Ultimately, you learn the most by writing, and writing some more.

Assuming you just started sophomore year, you still should have time to switch majors without many problems, but I'd meet with an academic advisor lickety split to make sure you can meet all the requirements.

Tasmin21
09-07-2011, 07:01 AM
I was an English major with an emphasis in Literature. My college didn't offer creative writing as an emphasis, their writing track was more along the lines of business writing.

People would find out about my major and say "Oh, you want to teach?" No, I want to write. But learning about literature helped me figure out how books are constructed, how to manipulate voice and pacing... I found the skills I learned there invaluable to my writing career.

But I never intended my degree to get me a job. To pay the bills until I hit it big like (insert mega-bucks author here) I work in banking. ;)

That said, English degrees in general translate very well into a wide range of job opportunities.

Rhoda Nightingale
09-07-2011, 07:05 AM
^Yeah, that's pretty much what I did. And that's what people ask me, too, heh. I just aimed myself at the classes that would allow me to read the most books, and picked out a major that would accept those classes as credits.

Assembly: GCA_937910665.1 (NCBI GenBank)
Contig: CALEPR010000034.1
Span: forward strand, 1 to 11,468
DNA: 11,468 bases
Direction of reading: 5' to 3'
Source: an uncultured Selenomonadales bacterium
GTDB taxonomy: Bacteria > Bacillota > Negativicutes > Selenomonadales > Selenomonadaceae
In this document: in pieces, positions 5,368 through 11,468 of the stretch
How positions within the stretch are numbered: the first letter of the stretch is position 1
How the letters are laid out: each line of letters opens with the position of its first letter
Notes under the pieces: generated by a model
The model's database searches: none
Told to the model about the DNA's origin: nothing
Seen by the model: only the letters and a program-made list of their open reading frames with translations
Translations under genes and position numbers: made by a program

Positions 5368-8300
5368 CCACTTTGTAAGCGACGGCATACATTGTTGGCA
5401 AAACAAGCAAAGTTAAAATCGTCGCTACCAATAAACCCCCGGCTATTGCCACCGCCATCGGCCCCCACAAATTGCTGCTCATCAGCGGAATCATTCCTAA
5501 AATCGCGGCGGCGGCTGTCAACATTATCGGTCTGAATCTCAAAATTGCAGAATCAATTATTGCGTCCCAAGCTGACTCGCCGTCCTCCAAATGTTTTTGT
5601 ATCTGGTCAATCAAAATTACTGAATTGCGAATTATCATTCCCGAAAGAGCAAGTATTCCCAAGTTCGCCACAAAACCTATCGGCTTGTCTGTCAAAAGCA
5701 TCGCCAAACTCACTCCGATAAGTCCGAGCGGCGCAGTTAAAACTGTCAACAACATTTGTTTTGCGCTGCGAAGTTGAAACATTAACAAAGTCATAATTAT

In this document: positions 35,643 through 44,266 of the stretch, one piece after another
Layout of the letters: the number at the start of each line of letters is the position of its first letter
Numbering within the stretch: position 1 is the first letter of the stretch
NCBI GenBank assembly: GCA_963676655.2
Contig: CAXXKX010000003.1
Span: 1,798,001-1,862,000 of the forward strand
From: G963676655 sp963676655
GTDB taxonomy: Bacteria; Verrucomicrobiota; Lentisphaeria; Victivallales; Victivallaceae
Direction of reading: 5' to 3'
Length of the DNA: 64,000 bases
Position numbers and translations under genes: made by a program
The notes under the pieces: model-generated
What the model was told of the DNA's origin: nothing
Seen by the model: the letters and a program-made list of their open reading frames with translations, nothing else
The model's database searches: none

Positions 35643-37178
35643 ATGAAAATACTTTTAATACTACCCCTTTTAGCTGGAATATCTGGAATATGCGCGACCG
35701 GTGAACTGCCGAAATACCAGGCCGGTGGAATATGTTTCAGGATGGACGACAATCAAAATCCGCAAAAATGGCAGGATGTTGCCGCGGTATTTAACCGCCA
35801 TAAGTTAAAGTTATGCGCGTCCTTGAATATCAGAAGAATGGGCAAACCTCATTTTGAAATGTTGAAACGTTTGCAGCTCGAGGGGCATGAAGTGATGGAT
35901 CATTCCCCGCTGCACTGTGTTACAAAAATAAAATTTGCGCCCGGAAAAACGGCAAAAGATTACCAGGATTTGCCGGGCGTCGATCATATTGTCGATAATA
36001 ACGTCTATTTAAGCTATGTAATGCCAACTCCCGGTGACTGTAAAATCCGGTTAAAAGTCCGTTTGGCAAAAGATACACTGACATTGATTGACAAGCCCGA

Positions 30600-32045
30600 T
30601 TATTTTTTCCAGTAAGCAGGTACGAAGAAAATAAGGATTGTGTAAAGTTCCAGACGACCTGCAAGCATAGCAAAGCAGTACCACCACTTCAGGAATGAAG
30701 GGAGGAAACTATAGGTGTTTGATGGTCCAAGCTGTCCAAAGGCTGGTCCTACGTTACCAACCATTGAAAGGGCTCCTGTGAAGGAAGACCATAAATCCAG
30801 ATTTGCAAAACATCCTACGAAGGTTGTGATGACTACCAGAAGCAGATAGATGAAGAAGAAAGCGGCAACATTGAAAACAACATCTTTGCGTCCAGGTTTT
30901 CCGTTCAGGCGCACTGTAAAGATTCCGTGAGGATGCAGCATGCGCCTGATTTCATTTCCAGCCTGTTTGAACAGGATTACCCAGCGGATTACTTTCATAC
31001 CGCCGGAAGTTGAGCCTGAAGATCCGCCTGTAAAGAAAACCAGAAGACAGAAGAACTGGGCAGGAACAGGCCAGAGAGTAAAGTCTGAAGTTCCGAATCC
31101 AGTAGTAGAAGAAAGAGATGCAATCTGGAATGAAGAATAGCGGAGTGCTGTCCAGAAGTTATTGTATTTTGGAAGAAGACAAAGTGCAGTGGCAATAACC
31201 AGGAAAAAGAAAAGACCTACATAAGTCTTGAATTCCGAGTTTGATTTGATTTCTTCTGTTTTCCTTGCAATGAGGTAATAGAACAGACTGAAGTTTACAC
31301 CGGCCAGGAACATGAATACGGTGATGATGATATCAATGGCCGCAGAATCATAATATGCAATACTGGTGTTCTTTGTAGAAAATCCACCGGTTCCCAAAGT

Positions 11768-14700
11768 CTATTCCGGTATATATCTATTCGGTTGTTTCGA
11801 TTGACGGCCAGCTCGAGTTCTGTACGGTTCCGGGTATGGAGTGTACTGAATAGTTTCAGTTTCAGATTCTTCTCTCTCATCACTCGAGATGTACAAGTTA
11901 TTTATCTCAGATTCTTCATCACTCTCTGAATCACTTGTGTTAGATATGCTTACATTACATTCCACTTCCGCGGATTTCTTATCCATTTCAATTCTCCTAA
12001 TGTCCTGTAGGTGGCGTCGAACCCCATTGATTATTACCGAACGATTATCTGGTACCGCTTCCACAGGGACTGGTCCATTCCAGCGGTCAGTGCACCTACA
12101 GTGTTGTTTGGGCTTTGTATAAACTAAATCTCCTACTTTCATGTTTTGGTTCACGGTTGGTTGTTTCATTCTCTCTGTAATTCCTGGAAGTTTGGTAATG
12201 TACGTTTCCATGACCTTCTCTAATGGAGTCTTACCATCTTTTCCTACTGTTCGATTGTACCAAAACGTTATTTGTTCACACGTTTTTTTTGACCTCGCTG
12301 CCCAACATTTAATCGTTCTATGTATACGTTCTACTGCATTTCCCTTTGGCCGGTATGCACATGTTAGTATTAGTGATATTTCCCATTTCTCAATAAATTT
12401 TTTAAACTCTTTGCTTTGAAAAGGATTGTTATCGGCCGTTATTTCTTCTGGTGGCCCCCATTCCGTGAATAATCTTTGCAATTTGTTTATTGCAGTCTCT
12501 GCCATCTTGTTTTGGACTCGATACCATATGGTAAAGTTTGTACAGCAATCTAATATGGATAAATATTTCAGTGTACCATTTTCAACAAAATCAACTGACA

@OP: However, that's not always the best way to go about finding a career. Tasmin has actual published books out; I work in a damn bakery. I like it, but it doesn't pay enough, and when you're an English major, if you don't want to teach it kind of cuts down your options career-wise.

Linds
09-07-2011, 07:23 AM
Too true, it can cut your options. And that is the question I got asked all the time :P

rugcat
09-07-2011, 08:32 AM
Things have changed. Back in the day, (a very long day) a college education, though not cheap, was absolutely affordable. You could major in anything that interested you, and if it didn't translate into finding a job, that wasn't the worst thing that could happen.